We recently reported about a Berlin-based artist who duped Google Maps by dragging 99 second-hand phones on a cart through various streets and roads. While he didn't actually create any traffic, but the result was that Google Maps’ servers interpreted this as traffic congestion thereby showing the same to people using the service. The ‘fake’ traffic made drivers avoid those roads and streets, which were actually empty.
Now, Google has given a response regarding the ‘experiment’ and agreed that a large number of devices running Maps in a single place, is proof of a traffic jam. However, Google went on to say that this experiment was something that was rare and a very specific case that took advantage of this scenario.
Here’s the complete statement a Google spokesperson gave to 9to5Google:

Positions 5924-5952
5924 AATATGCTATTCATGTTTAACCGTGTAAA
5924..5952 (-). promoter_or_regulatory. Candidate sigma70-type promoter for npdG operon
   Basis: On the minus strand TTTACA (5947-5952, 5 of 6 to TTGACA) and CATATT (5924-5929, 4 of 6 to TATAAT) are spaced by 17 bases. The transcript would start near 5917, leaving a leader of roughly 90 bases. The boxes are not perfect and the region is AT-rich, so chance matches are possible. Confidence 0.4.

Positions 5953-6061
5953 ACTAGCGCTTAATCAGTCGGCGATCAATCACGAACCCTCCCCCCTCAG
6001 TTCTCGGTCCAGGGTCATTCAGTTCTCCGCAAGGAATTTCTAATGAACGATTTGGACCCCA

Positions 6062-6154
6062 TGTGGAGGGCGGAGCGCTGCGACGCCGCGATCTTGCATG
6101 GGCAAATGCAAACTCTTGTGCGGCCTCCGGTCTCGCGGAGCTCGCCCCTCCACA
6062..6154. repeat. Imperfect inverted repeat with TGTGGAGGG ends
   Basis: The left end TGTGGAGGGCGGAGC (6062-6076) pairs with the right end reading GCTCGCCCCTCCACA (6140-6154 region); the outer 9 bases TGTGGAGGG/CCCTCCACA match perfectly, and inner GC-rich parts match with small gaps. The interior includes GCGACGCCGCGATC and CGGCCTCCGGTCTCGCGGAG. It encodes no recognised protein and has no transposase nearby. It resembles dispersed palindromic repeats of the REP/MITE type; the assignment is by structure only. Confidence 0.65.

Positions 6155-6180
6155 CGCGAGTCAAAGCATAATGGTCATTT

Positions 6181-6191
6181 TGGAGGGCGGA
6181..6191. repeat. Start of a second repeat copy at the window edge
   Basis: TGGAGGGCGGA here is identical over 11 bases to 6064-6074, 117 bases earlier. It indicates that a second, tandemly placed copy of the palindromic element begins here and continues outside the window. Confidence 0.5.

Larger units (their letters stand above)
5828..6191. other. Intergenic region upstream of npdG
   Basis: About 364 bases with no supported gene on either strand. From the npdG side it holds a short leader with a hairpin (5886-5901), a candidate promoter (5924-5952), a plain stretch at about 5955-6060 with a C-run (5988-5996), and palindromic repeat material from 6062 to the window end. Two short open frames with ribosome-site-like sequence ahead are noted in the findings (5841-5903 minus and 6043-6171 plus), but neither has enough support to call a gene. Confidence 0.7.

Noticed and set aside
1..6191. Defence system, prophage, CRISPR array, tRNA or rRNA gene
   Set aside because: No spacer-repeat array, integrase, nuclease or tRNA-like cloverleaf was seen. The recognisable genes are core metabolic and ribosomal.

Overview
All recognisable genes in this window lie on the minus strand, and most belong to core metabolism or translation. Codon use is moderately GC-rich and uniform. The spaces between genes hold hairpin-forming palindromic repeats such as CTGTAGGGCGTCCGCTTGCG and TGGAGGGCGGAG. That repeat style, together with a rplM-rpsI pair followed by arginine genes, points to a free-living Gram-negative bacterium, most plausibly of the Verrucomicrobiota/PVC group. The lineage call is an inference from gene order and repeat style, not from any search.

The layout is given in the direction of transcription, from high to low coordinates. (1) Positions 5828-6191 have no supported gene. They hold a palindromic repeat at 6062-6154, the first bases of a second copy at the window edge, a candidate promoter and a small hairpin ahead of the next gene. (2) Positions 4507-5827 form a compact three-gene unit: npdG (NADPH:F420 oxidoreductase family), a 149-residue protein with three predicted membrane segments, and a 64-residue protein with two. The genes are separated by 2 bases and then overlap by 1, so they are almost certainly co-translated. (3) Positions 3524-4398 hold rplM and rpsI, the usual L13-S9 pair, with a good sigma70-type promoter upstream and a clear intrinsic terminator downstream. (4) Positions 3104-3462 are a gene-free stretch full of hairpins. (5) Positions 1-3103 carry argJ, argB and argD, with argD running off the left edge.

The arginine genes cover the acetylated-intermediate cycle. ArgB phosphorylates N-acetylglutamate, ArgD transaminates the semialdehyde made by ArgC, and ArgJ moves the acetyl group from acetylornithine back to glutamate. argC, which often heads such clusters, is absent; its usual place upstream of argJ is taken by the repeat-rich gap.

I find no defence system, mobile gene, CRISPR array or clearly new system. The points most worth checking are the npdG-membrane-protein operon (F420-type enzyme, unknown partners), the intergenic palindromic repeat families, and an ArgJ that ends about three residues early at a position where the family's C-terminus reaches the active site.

“Whether via car or cart or camel, we love seeing creative uses of Google Maps as it helps us make maps work better over time.
Traffic data in Google Maps is refreshed continuously thanks to information from a variety of sources, including aggregated anonymized data from people who have location services turned on and contributions from the Google Maps community. We’ve launched the ability to distinguish between cars and motorcycles in several countries including India, Indonesia and Egypt, though we haven’t quite cracked traveling by wagon. We appreciate seeing creative uses of Google Maps like this as it helps us make maps work better over time.”
The statement basically hints that the company does use a case like this to improve traffic data on Google Maps. The search giant also said that it continuously refreshes its systems by referring a variety of sources to provide the most “comprehensive and accurate maps possible.”